The social encyclical Pope Francis released in October extends a formidable challenge to us all, the challenge to create “a different culture.” What kind of culture? It is the kind where people who basically are indifferent toward each other and deeply divided resolve their conflicts and begin to “care for one another” (No. 57).
His challenge is a tall order, to be sure. But he considers it an “urgent” need (No. 33). The encyclical’s title, “Fratelli Tutti,” means “all brothers and sisters” or “all brothers” and refers to the brotherly or familylike relationships that he envisions as the standard for such a culture.
“In today’s world the sense of belonging to a single human family is fading, and the dream of working together for justice and peace seems an outdated utopia,” the encyclical observes. “What reigns instead is a cool, comfortable and globalized indifference.” The temptation is to become isolated and to withdraw into our “own interests.”
But that is not the way to restore hope, Pope Francis makes clear. His encyclical exhorts readers, “Isolation, no; closeness, yes” (No. 30).
Very early in the encyclical he explains that he is extending this challenge “in the hope that in the face of present-day attempts to eliminate or ignore others, we may prove capable of responding with a new vision of fraternity and social friendship that will not remain at the level of words” (No. 6).
As the encyclical concludes he prays that God will “inspire in us a dream of renewed encounter, dialogue, justice and peace.” The prayer continues, “May we recognize the goodness and beauty that you have sown in each of us.”
The “conviction that all human beings are brothers and sisters” is this encyclical’s foundation. Pope Francis cautions against allowing it to “remain an abstract idea,” divorced from life’s concrete realities. He insists that when this conviction finds “concrete embodiment” it forces “us to see things in a new light” (No. 128).
The encyclical is a nearly 43,000-word text, with chapters devoted to many important concerns in 21st-century societies. But a common thread weaves together the encyclical’s numerous timely concerns related to political action, immigration, the death penalty or war, for example. It is a thread that signifies the world’s need today for a new culture of encounter.
I think that this common thread radiates as clearly as possible when the pope exclaims: “Let us arm our children with the weapons of dialogue! Let us teach them to fight the good fight of the culture of encounter!” (No. 217).
Such a culture necessarily encompasses encounters with others who are different from me or you, the pope acknowledges. This is not easy. Much easier, in the pope’s estimation, is to ignore the value of such encounters.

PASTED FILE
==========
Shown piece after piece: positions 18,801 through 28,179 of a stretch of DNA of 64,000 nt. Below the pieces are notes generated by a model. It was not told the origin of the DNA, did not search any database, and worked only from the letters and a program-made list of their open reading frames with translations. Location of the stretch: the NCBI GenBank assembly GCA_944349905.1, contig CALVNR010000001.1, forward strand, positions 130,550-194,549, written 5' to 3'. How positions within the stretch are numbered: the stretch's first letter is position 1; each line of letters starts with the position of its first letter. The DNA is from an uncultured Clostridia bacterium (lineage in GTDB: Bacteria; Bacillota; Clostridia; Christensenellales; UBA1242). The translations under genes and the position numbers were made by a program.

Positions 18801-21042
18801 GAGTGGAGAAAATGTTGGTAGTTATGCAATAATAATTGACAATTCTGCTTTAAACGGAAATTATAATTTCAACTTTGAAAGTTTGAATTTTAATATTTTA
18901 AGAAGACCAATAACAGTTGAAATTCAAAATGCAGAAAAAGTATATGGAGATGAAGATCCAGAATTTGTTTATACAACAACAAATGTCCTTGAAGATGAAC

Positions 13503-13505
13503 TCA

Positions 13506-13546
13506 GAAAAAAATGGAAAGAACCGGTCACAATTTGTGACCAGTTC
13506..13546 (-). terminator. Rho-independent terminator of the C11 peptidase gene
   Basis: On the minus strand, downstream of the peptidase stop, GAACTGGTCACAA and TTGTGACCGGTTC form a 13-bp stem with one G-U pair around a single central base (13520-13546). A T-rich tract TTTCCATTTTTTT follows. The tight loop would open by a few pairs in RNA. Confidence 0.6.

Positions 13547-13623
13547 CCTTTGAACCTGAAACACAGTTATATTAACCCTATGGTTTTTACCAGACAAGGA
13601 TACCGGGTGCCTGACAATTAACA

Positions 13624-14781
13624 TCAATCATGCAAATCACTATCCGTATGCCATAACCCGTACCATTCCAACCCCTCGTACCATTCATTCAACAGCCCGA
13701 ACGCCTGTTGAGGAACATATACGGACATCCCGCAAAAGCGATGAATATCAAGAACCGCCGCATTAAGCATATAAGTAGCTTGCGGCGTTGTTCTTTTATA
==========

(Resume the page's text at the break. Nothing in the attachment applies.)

The “others” the pope has in mind include the poor, the stranger, the unemployed, migrants, victims of racism, members of other world religions, to mention a few. The pope is emphatic that “the dignity of others is to be respected in all circumstances” (No. 213).
The 2,000-year-old parable of the good Samaritan is this encyclical’s anchor. In the Gospel of Luke (10:25-37), the Samaritan, at real expense to himself in terms of time and money, aided a stranger encountered along the road. The injured stranger had been attacked by thieves.
Pope Francis cautions that society today must not turn “its back on suffering” (No. 65). He writes, “May we not sink to such depths!” The parable “summons us to rediscover our vocation as citizens of our respective nations and of the entire world, builders of a new social bond” (No. 66).
But “social peace demands hard work, craftsmanship,” the pope affirms. “It would be easier to keep freedoms and differences in check with cleverness and a few resources.”
Nevertheless, “such a peace would be superficial and fragile, not the fruit of a culture of encounter that brings enduring stability.” The pope comments that “integrating differences is a much more difficult and slow process, yet it is the guarantee of a genuine and lasting peace” (No. 217).
What is needed is “the ability to recognize other people’s right to be themselves and to be different,” he advises (No. 218).
This, Pope Francis clarifies, does not imply renouncing one’s own identity. Openness to others need not imply spurning our “own richness” (No. 143). For Christians, he explains, the Gospel remains essential.
He insists, “If the music of the Gospel ceases to sound in our homes, our public squares, our workplaces, our political and financial life, then we will no longer hear the strains that challenge us to defend the dignity of every man and woman” (No. 277).
The parable of the good Samaritan “eloquently presents the basic decision we need to make in order to rebuild our wounded world,” says Pope Francis. But how?
The parable, he writes, “shows us how a community can be rebuilt by men and women who identify with the vulnerability of others, who reject the creation of a society of exclusion, and act instead as neighbors, lifting up and rehabilitating the fallen for the sake of the common good” (No. 67).
Gibson served on Catholic News Service’s editorial staff for 37 years.